Sidney Slon/Pipe Dream Photographer Dr. Elizabeth Tucker spoke about legends, ghosts and ghouls in her talk at the Broome County Arts Council Gallery on Saturday, Feb. 9.

Most people have probably heard of the Headless Horseman, the Amityville Horror House and countless asylums across the country that are reportedly haunted. Maybe you’ve even heard of Lily, the ghost of a Native American or settler child that supposedly haunts Cleveland Hall in Hinman Community. These legends and ghost stories are examples of strong oral traditions that persist to this day and manifest themselves on the Binghamton University campus. On Saturday, Feb. 9, the Broome County Arts Council opened its gallery doors for a lecture on such legends by Dr. Elizabeth Tucker, a professor of English at BU.

The audience was welcomed with bagels, coffee and an intimate environment in a small room with a dozen chairs in front of a podium. At the showcase, Tucker presented her book, “Legend Tripping: A Contemporary Legend Casebook.” Tucker stated that legends are a facet of oral tradition, discussing the origins of legends from ancient oral traditions and epic poems such as “The Epic of Gilgamesh.” Many of these involve heroes embarking on quests to dangerous places trying to achieve something seemingly impossible and risking their lives on the way.

“Legends are stories told conversationally and told as true,” Tucker said. “They are about things that sound wondrous and amazing. [They are] sometimes frightening and unsettling, and we wonder if they could actually be real. Often the telling of legends stimulates a trip to a place where you will try to test how true that legend is.”

Such pilgrimages are referred to as “legend trips” by Tucker. In her discussion of legend tripping, Tucker discussed some allegedly haunted locations in the Southern Tier with the audience. The audience shared their own experiences with the supernatural and various explanations for them, providing for a lively and thought-provoking discussion.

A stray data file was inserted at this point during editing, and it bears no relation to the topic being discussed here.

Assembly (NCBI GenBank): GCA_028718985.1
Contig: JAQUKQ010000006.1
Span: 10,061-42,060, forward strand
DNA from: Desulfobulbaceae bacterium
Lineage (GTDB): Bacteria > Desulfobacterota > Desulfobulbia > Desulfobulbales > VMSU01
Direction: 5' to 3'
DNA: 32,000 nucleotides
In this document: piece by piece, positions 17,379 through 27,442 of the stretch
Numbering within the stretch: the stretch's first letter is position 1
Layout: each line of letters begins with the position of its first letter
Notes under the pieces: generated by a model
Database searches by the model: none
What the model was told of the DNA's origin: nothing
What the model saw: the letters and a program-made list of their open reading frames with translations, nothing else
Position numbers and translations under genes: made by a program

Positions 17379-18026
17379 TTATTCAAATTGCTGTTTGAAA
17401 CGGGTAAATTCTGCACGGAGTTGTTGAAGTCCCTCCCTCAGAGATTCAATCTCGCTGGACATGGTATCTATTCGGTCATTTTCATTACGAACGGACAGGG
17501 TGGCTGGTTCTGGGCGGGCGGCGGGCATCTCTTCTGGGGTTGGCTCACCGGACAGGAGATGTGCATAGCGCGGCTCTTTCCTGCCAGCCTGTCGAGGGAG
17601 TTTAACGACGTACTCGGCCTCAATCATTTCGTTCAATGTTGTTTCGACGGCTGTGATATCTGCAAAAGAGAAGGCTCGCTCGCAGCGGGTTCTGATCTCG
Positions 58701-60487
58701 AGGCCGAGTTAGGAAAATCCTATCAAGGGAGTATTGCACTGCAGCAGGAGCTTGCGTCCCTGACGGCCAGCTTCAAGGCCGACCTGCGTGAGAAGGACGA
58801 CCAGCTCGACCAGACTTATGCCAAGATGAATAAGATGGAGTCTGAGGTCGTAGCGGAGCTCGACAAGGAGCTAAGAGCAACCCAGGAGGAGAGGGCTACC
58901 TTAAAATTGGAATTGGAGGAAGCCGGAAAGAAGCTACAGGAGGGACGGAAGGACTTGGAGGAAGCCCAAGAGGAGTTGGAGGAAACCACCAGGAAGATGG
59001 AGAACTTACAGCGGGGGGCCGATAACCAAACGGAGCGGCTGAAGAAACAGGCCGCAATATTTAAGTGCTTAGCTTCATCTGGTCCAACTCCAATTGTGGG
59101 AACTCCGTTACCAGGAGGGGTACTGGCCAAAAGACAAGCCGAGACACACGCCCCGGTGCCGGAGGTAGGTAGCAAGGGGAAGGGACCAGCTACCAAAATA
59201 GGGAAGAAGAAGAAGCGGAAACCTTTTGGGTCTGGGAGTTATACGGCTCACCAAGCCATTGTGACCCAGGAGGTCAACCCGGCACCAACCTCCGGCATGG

As for BU’s campus, according to Tucker, Hughes Hall in Hinman is supposedly haunted by the ghost of Charlene, a domestic ghost who likes to bake brownies. Smith Hall has had reports of furniture being thrown around and a strange smell of perfume. There’s even a whole underground system of lakes and tunnels that most students never catch a glimpse of. Tucker spoke of numerous stories of strange phenomena in the Nature Preserve; she has had three students tell her of encountering a tall, shadowy figure during nighttime hikes.

Among the many topics of conversation, one of them was the transformation of ghost stories across generations. For example, the legend of Slenderman, although a famous one, is a recent development that spread with the help of the internet. Tucker also explained how the digital era has influenced and transformed the human tradition of telling legends, legend tripping and our connection to the spirit world. Social media apps such as Ghost Radar Classic make detecting spirits and legend tripping more accessible.

According to Tucker, legend trips are often initiatory. They are ways for people, especially teenagers and college students, to test their courage. However, Tucker stressed that legend tripping can be a meaningful experience for everyone.

“Not only is it fun, but it’s something deeper than fun,” Tucker said. “It makes you consider the boundary between life and death and offers you a chance to re-enchant the world.”